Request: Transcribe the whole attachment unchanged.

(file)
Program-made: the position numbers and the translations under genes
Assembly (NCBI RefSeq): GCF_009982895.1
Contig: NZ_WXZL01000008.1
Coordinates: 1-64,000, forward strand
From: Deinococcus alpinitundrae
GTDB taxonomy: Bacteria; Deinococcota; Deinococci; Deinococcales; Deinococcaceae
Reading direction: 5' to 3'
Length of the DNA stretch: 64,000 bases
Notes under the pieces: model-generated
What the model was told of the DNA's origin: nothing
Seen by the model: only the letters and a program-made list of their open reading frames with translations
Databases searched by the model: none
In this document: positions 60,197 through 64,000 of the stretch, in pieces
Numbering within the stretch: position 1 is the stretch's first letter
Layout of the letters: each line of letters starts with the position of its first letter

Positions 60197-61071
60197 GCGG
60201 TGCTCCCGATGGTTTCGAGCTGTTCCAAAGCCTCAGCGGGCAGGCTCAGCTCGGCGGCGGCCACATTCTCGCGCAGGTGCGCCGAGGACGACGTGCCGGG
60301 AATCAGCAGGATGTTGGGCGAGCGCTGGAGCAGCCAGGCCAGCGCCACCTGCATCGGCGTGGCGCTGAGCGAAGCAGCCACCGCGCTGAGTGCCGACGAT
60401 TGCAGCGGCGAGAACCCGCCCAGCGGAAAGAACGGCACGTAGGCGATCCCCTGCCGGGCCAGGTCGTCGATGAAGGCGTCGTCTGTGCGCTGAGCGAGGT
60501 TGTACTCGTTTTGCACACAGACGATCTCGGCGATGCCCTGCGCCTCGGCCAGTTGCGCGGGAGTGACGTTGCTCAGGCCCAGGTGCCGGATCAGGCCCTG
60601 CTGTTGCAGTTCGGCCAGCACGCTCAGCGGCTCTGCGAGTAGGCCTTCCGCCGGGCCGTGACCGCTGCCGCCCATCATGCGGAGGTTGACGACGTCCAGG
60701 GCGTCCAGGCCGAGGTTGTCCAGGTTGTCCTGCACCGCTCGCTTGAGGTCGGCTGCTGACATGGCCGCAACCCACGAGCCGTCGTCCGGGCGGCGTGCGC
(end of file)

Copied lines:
Program-made: the position numbers and the translations under genes
Assembly (NCBI RefSeq): GCF_009982895.1
Contig: NZ_WXZL01000008.1
Coordinates: 1-64,000, forward strand
From: Deinococcus alpinitundrae
GTDB taxonomy: Bacteria; Deinococcota; Deinococci; Deinococcales; Deinococcaceae
Reading direction: 5' to 3'
Length of the DNA stretch: 64,000 bases
Notes under the pieces: model-generated
What the model was told of the DNA's origin: nothing
Seen by the model: only the letters and a program-made list of their open reading frames with translations
Databases searched by the model: none
In this document: positions 60,197 through 64,000 of the stretch, in pieces
Numbering within the stretch: position 1 is the stretch's first letter
Layout of the letters: each line of letters starts with the position of its first letter

Positions 60197-61071
60197 GCGG
60201 TGCTCCCGATGGTTTCGAGCTGTTCCAAAGCCTCAGCGGGCAGGCTCAGCTCGGCGGCGGCCACATTCTCGCGCAGGTGCGCCGAGGACGACGTGCCGGG
60301 AATCAGCAGGATGTTGGGCGAGCGCTGGAGCAGCCAGGCCAGCGCCACCTGCATCGGCGTGGCGCTGAGCGAAGCAGCCACCGCGCTGAGTGCCGACGAT
60401 TGCAGCGGCGAGAACCCGCCCAGCGGAAAGAACGGCACGTAGGCGATCCCCTGCCGGGCCAGGTCGTCGATGAAGGCGTCGTCTGTGCGCTGAGCGAGGT
60501 TGTACTCGTTTTGCACACAGACGATCTCGGCGATGCCCTGCGCCTCGGCCAGTTGCGCGGGAGTGACGTTGCTCAGGCCCAGGTGCCGGATCAGGCCCTG
60601 CTGTTGCAGTTCGGCCAGCACGCTCAGCGGCTCTGCGAGTAGGCCTTCCGCCGGGCCGTGACCGCTGCCGCCCATCATGCGGAGGTTGACGACGTCCAGG
60701 GCGTCCAGGCCGAGGTTGTCCAGGTTGTCCTGCACCGCTCGCTTGAGGTCGGCTGCTGACATGGCCGCAACCCACGAGCCGTCGTCCGGGCGGCGTGCGC